At the center of Castilla y León, sprawling out of the riverbanks of the Duero river, tinto fino or tinta del pais has been cultivated by winegrowers dating back some two and a half millennia. Ribera del Duero only received DO status in 1982 with just a handful of existing wineries.
Present day, Ribera del Duero wines are international darlings. Second in total production only to Rioja, tempranillo reigns and thrives in the harsh climate, growing conditions, and clay and limestone soils. After centuries of adaptation, this varietal produces wines of concentration, power and finesse.
Perhaps you already recognize the big names such as Vega Sicilia and Alejandro Fernandez. But of the fewer than 300 wineries, most are boutique, family operations. These viticultors share a common philosophy – that the climate, soils, and growing conditions give these wines their distinctive character – a true expression of the terruño of the Ribera del Duero.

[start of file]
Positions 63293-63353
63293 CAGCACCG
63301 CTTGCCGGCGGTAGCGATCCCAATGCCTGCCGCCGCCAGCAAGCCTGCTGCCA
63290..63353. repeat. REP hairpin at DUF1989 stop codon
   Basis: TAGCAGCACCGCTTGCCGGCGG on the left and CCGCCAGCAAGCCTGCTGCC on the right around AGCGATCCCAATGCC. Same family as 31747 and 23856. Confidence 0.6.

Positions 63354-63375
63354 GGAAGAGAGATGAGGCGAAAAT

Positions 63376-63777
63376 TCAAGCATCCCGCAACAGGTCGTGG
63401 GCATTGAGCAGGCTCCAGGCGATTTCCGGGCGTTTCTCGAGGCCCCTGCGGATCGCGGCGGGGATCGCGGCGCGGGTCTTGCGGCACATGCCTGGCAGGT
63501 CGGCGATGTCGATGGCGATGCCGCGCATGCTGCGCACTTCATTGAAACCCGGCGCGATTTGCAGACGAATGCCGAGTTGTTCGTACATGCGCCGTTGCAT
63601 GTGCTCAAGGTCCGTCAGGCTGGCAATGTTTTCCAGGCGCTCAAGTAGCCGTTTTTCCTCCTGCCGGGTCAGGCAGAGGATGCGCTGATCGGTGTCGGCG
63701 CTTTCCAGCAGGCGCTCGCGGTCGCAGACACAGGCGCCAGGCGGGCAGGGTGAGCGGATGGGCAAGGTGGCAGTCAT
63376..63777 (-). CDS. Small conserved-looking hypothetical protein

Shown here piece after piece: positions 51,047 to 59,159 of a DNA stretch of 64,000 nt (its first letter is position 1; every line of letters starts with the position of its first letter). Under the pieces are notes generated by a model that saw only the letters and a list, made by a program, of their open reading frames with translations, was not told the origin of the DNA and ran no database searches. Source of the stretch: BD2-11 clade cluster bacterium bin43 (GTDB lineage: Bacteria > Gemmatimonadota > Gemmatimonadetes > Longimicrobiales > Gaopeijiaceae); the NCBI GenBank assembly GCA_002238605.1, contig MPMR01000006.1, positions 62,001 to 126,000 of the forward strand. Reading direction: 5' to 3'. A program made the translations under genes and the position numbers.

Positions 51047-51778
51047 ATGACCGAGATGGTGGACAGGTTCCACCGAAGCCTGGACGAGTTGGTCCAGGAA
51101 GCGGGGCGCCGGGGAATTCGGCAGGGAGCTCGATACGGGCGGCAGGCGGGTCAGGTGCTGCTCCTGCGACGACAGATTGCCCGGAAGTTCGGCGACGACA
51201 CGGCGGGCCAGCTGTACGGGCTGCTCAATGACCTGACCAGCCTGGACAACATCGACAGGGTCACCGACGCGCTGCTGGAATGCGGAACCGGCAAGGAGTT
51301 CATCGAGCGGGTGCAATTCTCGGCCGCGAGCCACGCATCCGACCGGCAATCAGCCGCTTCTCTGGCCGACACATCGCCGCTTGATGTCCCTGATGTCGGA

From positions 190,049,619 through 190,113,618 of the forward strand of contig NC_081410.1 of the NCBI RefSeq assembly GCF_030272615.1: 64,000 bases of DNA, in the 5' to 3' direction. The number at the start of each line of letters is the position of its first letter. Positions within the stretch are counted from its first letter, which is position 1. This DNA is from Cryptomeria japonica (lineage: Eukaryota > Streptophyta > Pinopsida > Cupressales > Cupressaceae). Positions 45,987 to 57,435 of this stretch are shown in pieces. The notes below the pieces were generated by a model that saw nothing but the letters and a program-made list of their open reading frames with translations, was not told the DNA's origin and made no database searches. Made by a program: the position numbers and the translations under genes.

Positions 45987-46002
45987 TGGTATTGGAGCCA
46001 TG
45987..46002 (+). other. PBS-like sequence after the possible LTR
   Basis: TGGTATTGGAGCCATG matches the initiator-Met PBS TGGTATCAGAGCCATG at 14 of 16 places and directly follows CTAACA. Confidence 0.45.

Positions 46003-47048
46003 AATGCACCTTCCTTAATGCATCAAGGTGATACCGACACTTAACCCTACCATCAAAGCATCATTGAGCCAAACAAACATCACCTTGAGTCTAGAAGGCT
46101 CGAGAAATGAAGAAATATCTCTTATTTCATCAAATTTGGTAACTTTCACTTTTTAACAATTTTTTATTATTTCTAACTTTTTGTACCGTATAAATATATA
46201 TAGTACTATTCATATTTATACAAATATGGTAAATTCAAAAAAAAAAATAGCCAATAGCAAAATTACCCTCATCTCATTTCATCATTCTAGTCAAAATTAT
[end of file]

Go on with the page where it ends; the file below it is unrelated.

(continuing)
Look out for stylistic interpretation, aged rosados, and the indigenous varietal albillo mayor, making for some substantial white wines.
Ribera del Duero has never been more inviting.